"The New York restaurant industry is slowing down, adding fewer jobs and shedding eateries amidst recent hikes in the minimum wage.
The Empire State lost 1,000 restaurants last year and the number of jobs as cooks, servers and dishwashers grew by an anemic 1.4 percent. That’s a far cry from the 4.4 percent annual growth the state’s eateries enjoyed from 2010 to 2015, according to the Employment Policies Institute, a nonprofit research group.
The Big Apple accounts for the lion’s share of the state’s growth — and the slowdowns in the city are more dramatic.
Employment growth at fast-food restaurants in the city — which are required to pay $12 an hour, or $1 more than other employers — shriveled to 3.4 percent last year compared with 7 percent growth from 2010 to 2015. The spiral has continued into 2017, which has generated just 2 percent growth through May.
Full-service restaurants in the city are adding even fewer jobs, with growth at just 1.3 percent last year compared to 6.5 percent over the previous five years. This year it’s down to 1.2 percent through May.
“This is a drop-off in restaurant growth that didn’t even show up during the great recession,” said Michael Saltsman, managing director of the Employment Policies Institute. “It’s compelling evidence that something big is going on.”
Some economists point to a rise in pay that began in 2016 when the state began implementing a series of minimum wage increases that will bring the hourly rate to $15 by 2019 for some employers in the city and more gradually in other parts of the state.
On Dec. 31, 2015, the minimum wage for tipped restaurant employees rose by 50 percent, from $5 an hour to $7.50 an hour. For fast food workers, it rose by as much as 20 percent, from $8.75 to $10.50 depending on business size and location.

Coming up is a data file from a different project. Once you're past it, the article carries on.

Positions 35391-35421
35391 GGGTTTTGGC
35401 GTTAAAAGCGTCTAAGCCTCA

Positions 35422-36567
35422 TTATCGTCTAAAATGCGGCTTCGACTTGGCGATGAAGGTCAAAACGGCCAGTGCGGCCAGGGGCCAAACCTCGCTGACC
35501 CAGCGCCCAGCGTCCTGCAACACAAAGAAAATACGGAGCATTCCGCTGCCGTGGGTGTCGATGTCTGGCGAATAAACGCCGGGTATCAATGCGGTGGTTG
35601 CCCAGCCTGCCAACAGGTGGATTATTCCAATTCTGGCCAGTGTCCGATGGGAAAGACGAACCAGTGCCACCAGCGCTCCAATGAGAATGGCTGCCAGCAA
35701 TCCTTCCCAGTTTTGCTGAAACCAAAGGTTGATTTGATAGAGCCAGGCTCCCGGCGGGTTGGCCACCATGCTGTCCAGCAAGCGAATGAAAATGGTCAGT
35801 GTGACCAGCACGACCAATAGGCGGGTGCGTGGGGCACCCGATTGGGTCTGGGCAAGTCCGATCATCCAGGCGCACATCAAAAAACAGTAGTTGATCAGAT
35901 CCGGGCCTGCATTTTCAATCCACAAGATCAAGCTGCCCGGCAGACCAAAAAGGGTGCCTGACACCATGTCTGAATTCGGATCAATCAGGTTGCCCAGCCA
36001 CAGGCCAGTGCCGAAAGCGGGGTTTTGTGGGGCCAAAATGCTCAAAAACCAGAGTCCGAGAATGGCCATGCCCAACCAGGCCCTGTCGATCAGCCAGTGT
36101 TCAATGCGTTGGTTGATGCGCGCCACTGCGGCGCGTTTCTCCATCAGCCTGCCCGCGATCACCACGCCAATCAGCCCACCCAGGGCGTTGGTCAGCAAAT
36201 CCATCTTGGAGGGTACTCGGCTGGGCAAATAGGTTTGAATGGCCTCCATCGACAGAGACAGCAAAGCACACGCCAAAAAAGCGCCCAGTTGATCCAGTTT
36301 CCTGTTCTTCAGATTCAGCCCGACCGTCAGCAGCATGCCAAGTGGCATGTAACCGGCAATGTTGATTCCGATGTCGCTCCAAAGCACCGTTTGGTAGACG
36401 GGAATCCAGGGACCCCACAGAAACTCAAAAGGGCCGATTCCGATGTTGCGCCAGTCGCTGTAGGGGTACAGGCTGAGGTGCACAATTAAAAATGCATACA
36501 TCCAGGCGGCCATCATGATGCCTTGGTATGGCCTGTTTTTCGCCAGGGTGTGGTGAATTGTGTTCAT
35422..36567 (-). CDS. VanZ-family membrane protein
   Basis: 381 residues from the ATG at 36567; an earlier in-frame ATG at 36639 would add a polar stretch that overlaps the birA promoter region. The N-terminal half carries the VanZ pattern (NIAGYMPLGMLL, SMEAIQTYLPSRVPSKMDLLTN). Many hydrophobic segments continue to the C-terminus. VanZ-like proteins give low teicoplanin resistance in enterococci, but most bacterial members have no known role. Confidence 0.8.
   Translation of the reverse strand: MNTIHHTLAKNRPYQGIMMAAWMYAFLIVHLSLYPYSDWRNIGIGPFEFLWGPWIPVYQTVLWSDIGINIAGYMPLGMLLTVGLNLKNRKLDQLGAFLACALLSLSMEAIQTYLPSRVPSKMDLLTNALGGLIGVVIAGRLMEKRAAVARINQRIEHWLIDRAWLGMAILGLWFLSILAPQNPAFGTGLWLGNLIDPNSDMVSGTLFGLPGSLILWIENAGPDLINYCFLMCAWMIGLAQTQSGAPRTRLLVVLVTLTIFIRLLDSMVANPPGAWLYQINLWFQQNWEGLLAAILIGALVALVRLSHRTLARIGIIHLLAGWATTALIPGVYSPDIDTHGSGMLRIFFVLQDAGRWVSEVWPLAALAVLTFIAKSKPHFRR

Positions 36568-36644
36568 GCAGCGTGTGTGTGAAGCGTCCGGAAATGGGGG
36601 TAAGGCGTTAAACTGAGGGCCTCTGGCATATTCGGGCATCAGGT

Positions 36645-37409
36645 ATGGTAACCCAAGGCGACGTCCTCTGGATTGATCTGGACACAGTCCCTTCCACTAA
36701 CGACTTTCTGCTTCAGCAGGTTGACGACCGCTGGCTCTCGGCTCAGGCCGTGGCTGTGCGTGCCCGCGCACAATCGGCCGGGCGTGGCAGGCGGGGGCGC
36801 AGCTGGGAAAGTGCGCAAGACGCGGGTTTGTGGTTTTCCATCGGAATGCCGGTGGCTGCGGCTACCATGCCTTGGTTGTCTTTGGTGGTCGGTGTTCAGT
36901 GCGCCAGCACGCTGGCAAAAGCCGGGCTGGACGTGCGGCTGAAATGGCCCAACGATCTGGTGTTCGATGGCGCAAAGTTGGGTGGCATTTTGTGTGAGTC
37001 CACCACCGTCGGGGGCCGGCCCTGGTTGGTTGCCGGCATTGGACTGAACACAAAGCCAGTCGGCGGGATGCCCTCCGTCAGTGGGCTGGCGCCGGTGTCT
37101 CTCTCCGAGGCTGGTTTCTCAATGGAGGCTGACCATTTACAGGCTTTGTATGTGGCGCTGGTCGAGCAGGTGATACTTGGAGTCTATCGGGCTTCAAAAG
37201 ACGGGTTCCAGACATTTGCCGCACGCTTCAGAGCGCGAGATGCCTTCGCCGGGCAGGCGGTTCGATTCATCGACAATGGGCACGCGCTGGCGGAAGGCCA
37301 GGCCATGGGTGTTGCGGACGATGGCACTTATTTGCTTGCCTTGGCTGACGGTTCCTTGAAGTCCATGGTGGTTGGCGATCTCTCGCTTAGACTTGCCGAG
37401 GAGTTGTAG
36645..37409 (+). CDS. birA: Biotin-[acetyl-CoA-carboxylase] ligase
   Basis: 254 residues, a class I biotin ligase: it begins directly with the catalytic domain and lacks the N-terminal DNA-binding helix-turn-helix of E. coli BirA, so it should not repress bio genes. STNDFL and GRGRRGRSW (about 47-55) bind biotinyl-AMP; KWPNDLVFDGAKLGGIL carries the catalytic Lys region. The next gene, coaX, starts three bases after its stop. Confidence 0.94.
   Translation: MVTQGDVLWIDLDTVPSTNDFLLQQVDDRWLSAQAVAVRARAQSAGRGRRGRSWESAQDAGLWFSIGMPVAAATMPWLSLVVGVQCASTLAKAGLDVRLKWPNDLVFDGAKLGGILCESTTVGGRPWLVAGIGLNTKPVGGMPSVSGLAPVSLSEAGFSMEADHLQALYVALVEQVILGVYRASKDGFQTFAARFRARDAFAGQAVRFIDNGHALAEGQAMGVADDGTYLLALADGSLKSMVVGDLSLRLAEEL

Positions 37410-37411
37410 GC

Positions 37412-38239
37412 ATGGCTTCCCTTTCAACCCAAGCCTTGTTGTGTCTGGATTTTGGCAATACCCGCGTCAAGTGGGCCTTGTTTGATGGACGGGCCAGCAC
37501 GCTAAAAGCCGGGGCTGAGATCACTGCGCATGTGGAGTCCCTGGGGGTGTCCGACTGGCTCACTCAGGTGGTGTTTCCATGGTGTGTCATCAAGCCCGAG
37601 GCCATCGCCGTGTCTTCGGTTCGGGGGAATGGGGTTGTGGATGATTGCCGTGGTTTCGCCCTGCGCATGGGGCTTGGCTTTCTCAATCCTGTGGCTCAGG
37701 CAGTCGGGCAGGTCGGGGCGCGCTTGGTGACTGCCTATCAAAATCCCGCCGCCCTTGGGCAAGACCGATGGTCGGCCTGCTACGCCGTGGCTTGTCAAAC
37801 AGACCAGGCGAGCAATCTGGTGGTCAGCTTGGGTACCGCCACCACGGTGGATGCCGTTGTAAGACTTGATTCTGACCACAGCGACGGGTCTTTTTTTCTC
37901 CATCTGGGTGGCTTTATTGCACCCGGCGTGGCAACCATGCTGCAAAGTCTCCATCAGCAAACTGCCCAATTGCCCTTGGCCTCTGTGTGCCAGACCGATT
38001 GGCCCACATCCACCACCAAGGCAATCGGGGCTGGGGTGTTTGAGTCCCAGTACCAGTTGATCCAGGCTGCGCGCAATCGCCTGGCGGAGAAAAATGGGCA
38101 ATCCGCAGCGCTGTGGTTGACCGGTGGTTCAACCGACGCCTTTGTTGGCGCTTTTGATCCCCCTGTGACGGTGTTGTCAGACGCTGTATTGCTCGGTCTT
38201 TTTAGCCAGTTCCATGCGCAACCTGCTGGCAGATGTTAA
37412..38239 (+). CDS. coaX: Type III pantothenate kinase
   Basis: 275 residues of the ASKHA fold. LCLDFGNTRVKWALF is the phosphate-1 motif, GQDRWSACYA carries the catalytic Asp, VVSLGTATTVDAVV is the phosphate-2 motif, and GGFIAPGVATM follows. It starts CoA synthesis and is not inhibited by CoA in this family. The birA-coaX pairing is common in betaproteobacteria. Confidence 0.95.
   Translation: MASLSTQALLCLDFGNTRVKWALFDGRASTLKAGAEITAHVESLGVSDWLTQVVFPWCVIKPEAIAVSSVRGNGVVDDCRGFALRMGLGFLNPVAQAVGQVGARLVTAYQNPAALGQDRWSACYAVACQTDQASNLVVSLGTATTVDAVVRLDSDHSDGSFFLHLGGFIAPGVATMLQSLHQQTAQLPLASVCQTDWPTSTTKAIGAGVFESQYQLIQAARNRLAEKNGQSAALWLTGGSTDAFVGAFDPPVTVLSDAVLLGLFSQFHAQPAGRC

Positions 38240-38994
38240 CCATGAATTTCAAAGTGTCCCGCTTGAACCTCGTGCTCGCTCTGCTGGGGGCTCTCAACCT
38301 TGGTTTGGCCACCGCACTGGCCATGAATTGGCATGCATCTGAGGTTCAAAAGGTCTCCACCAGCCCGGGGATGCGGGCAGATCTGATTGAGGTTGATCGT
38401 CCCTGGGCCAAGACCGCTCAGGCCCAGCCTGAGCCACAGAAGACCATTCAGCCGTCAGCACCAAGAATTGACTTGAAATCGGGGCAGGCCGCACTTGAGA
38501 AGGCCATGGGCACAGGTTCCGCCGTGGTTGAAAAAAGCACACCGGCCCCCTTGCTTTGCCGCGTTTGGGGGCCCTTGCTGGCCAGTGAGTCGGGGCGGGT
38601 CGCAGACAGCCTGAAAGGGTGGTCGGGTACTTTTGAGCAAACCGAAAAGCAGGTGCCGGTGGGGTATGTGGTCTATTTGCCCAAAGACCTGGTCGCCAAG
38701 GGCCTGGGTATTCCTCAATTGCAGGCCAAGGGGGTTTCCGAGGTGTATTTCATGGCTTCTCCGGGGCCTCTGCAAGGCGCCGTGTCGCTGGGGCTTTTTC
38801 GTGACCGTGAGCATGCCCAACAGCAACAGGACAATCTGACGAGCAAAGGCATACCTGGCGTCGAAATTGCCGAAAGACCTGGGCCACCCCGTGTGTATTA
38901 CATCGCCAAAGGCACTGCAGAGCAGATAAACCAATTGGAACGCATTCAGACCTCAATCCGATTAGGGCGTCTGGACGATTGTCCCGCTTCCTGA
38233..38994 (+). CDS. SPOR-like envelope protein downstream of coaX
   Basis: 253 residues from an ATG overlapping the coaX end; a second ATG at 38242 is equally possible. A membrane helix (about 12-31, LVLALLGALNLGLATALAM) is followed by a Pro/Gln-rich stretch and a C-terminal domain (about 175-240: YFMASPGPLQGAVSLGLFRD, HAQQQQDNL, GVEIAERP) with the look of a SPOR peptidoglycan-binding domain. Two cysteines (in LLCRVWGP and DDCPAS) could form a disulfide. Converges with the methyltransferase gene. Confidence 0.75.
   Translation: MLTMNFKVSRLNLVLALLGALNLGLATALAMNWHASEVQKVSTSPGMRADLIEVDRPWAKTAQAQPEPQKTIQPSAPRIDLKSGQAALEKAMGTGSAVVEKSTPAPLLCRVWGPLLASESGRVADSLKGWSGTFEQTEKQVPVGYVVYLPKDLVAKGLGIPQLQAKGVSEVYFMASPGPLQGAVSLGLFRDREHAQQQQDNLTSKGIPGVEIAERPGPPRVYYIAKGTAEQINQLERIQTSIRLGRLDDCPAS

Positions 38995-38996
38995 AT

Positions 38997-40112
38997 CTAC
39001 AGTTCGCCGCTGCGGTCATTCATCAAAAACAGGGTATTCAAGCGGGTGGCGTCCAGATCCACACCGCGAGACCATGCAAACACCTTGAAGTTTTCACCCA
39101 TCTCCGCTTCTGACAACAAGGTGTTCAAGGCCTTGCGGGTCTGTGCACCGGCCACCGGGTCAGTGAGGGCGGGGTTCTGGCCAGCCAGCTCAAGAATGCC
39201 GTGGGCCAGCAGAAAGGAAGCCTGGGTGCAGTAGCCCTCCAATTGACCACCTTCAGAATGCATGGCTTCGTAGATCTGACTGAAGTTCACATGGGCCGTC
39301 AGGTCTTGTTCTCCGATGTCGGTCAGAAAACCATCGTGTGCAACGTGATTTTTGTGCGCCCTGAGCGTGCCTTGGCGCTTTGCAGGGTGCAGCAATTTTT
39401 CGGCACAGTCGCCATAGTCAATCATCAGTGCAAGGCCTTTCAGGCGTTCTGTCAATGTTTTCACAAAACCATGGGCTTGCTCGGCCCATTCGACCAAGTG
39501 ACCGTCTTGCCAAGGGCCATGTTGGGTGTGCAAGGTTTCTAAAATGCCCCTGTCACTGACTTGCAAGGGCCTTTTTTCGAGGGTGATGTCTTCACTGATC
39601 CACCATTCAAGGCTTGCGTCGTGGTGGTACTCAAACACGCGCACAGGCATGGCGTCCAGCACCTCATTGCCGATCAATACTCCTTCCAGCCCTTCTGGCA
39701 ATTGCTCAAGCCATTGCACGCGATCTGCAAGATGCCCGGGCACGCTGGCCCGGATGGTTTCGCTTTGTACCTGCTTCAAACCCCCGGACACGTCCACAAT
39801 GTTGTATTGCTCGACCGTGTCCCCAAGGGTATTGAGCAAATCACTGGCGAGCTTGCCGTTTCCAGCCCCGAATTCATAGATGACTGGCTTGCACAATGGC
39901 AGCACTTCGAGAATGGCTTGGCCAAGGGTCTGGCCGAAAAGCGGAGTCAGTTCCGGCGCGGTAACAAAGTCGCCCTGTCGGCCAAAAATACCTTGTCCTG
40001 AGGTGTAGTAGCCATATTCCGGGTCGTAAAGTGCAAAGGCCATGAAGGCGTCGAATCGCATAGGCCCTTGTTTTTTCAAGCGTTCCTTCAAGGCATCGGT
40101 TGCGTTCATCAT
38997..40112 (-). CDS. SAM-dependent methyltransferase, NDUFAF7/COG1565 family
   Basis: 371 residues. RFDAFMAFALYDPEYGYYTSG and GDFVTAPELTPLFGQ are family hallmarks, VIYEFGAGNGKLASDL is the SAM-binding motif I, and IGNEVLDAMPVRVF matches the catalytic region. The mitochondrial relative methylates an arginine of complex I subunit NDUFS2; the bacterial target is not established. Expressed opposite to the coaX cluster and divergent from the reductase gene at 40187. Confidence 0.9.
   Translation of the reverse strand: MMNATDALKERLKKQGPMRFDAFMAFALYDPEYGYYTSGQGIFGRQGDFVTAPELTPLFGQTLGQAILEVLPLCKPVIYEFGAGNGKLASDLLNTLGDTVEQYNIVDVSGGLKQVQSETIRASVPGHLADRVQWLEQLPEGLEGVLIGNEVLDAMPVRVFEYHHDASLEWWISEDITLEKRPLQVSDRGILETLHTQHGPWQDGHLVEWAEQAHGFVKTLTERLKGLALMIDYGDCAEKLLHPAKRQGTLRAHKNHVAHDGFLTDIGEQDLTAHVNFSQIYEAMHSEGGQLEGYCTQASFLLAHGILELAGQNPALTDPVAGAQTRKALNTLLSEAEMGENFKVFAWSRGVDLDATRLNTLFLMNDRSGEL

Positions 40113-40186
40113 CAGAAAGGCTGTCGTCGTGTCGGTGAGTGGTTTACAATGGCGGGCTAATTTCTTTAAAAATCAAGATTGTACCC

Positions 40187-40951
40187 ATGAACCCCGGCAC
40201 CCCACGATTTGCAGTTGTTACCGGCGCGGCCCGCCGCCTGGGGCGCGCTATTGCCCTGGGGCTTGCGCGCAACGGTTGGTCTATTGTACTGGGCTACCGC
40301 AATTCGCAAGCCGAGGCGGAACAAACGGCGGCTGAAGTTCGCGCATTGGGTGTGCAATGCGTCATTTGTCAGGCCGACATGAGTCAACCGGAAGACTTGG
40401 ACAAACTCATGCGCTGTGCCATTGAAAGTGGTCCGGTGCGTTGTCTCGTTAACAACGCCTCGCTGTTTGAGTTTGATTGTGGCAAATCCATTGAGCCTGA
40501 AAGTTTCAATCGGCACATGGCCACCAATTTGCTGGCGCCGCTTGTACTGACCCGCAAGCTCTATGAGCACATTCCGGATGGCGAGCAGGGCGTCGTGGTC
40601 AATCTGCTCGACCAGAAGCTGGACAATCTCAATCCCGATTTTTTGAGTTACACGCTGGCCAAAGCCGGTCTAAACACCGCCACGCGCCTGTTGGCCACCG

And on Dec. 31, the minimum wage for fast food employees rose as high as $12 in New York City, Saltsman notes. Meanwhile, the statewide minimum wage rose to between $9.70 and $11 an hour for non-fast food, non-tipped employees.
“It’s a miserable business at the moment,” said Andrew Schnipper, who owns five burger joints in Manhattan called Schnipper’s Quality Kitchen. “Most restaurateurs are far less profitable than they were a year ago.”
Other experts point to high rents and oversaturation in the foodie capital of the world where nearly every growing restaurant chain wants to plant a flag and become the next Shake Shack.
Restaurant employment across the country has been slowing down this year, but not by the same steep declines as in New York, say experts.
“It’s not unusual for growth like that to be sustained forever,” said James Parrott, an expert on city and state economics, who recently left the Fiscal Policy Institute. “Restaurant employment [in New York] overall is still increasing and average wages grew about 6 percent in 2016.”
But at what cost, ask some restaurateurs.
Schnipper’s, for example, has 10 percent fewer employees than it did a year ago and many of its current workers have reduced hours. The chain raised its menu prices by up to 4 percent last year and is planning another hike this summer and another one in January when the minimum wage in the city rises to $13. Meanwhile, sales have slipped this year.
Still, “It’s hard to know whether customers are scared off by higher prices,” Schnipper said."
Friday, June 23, 2017
The New York restaurant industry is slowing down, adding fewer jobs and shedding eateries amidst recent hikes in the minimum wage
Restaurant workers feeling the pinch in New York by Lisa Fickenscher of the NY Post.